It’s been a rough year for Minnesota, it started with the death of Prince, and just snowballed from there. The Twins were awful, finishing with the worst record in the majors by 9 games. The Vikings crapped out after beginning the season with so much promise. Jose Berrios is not quite the ace the Target Field faithful were dreaming on, and Atmosphere, though still entertaining, has seen better days. Well Minnesota, it’s 2017 and I’m going to continue to pile on. Sorry…. While the system looks bare, it should be mentioned that the Twinkies have graduated a group of elite prospects over the last few seasons in Miguel Sano, Byron Buxton, Max Kepler, and the aforementioned Berrios. Unfortunately, none of them have provided elite returns, as of yet. So what’s left in the pipeline oh Prospect Jesus, please tell us? Yes, my children, there ain’t much. Yup, Prospect Jesus uses the word ain’t, he’s a man of the people. As for immediate impact there are a handful of useful bullpen arms, and some back end starters, but the really exciting prospects are at minimum a year away, sometimes more in first rounder Alex Kirilloff’s case. Minnesota is truly a team that needs to re-tool the farm with so many of their young talented players already on the big league club. So sit back, put your feet up, and get up to date on the Top Minnesota Twins Prospects. Can you dig it?

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New year, new Halph! Not that different from the old Halph, but Halph nevertheless. This week’s episode involves us delving into a duo of systems in the Mets and the Twins, with plenty of the typical mindless banter for good measure. We crush on Thomas Szupucki together, and figure out where Rosario slots in among the elite shortstop prospects. Over the course of the show we come to a pair of conclusions that Amazin’ has an underrated system, and that the Twins have 4 prospects. Seriously, 4. Maybe 5, could be a stretch. There’s a lot of pitching prospect talk on this one, but knowing top Mets prospect pitchers is to love them. Amirite? Yeah, you’re nodding your head, it’s cool. So grab a cold one, or a hot one, and tune into the latest episode of the Razzball prospect podcast.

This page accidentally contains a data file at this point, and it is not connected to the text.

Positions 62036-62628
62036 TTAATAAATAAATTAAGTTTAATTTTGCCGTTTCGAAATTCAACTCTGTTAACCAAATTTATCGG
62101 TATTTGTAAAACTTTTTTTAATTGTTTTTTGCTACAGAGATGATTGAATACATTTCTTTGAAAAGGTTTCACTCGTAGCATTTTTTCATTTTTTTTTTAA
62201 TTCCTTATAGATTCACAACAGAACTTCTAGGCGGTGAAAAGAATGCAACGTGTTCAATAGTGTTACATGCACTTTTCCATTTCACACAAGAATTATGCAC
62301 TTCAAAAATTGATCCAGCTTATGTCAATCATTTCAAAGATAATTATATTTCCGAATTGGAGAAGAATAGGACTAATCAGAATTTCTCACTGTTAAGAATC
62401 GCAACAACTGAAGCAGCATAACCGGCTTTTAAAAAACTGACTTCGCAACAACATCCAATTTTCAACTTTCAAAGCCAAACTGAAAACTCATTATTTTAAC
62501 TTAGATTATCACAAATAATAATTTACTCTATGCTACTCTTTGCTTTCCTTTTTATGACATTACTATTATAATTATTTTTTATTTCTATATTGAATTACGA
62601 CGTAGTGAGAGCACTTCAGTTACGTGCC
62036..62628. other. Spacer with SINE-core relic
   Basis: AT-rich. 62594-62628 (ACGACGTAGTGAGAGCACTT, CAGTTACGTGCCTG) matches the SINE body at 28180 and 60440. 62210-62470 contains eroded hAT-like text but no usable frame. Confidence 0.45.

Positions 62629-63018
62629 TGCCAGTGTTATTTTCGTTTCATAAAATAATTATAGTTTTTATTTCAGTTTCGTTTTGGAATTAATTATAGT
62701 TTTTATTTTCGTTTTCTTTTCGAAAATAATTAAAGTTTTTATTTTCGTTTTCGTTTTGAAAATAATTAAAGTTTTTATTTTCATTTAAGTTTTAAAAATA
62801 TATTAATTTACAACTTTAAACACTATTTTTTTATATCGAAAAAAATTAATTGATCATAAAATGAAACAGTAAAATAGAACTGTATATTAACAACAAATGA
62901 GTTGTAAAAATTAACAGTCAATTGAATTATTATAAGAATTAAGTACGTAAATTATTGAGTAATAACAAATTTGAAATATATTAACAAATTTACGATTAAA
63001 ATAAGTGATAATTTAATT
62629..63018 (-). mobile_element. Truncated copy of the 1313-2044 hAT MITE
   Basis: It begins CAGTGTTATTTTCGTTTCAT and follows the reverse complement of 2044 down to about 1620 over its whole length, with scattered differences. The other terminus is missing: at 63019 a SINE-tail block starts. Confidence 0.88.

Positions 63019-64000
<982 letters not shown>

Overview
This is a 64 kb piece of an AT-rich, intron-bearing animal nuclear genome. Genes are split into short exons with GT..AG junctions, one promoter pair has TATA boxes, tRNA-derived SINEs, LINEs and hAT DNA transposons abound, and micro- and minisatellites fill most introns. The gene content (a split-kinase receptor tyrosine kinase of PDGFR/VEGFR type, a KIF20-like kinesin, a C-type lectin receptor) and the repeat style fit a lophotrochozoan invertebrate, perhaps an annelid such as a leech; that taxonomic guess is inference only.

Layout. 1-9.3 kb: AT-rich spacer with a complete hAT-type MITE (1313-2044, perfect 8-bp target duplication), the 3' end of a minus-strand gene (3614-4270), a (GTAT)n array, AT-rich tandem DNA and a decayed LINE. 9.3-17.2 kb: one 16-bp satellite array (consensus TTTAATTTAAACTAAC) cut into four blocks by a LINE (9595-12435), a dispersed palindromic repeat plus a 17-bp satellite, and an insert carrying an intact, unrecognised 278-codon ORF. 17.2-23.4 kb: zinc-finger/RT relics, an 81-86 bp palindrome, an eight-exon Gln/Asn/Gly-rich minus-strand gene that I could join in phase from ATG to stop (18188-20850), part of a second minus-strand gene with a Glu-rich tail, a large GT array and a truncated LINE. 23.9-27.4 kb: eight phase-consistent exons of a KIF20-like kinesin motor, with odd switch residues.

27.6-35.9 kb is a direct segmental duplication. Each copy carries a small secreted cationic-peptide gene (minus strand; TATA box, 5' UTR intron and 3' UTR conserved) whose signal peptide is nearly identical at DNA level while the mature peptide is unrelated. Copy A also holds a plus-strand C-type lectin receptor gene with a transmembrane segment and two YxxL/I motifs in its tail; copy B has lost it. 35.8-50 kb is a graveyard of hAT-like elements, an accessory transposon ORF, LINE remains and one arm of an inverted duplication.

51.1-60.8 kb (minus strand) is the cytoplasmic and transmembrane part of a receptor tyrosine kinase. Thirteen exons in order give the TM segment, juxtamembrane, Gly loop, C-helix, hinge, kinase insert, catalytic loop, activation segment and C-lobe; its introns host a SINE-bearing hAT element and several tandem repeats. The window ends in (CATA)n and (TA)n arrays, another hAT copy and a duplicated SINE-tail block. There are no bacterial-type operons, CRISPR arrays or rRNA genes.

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The Twins are a fun system to look at. They have the elite guys like Buxton and Berrios, but now we have the breakout Max Kepler and the international signee Byung-ho Park. Outside of the Aaron Hicks trade to New York, the Park signing was the biggest news of the Minnesota offseason. The Twins had some surprising success in 2015, thanks in part to the arrival of their young slugger Miguel Sano. 2016 will see even more prospect talent surface in Minnesota though, and things could gel together quickly. It’s probably do or die time for Danny Santana and Oswaldo Arcia, but there’s a lot of young talent to work with this year at Target Field.

Please, blog, may I have some more?

Organizational Talent Rankings via Baseball America
2014 (3) | 2013 (10) | 2012 (19) | 2011 (13) | 2010 (6)

2014 Affiliate Records
MLB: [70-92] AL Central
AAA: [77-67] International League – Rochester
AA: [73-69] Eastern League – New Britain (2015 Chattanooga)
A+: [82-57] Florida State League – Fort Myers
A: [73-67] Midwest League – Cedar Rapids

Graduated Prospects
Danny Santana, SS, OF | Kennys Vargas, 1B

The Gist
After setting up a base camp with the Angels way back in November, we’re now getting close to the summit of the minor league previews with this well-stocked farm system in Minnesota. The Twins have two of my top 10 fantasy prospects overall. While both Byron Buxton and Miguel Sano are looking to bounce back from injuries, they also both possess the tools to become future fantasy stars. The pair could see time in the majors later this season, joining sophomores Danny Santana and Kennys Vargas in the Twins’ young core. If the position players aren’t enough, Minnesota also boasts several qualilty arms that should contribute to the major league club sometime in the next two years.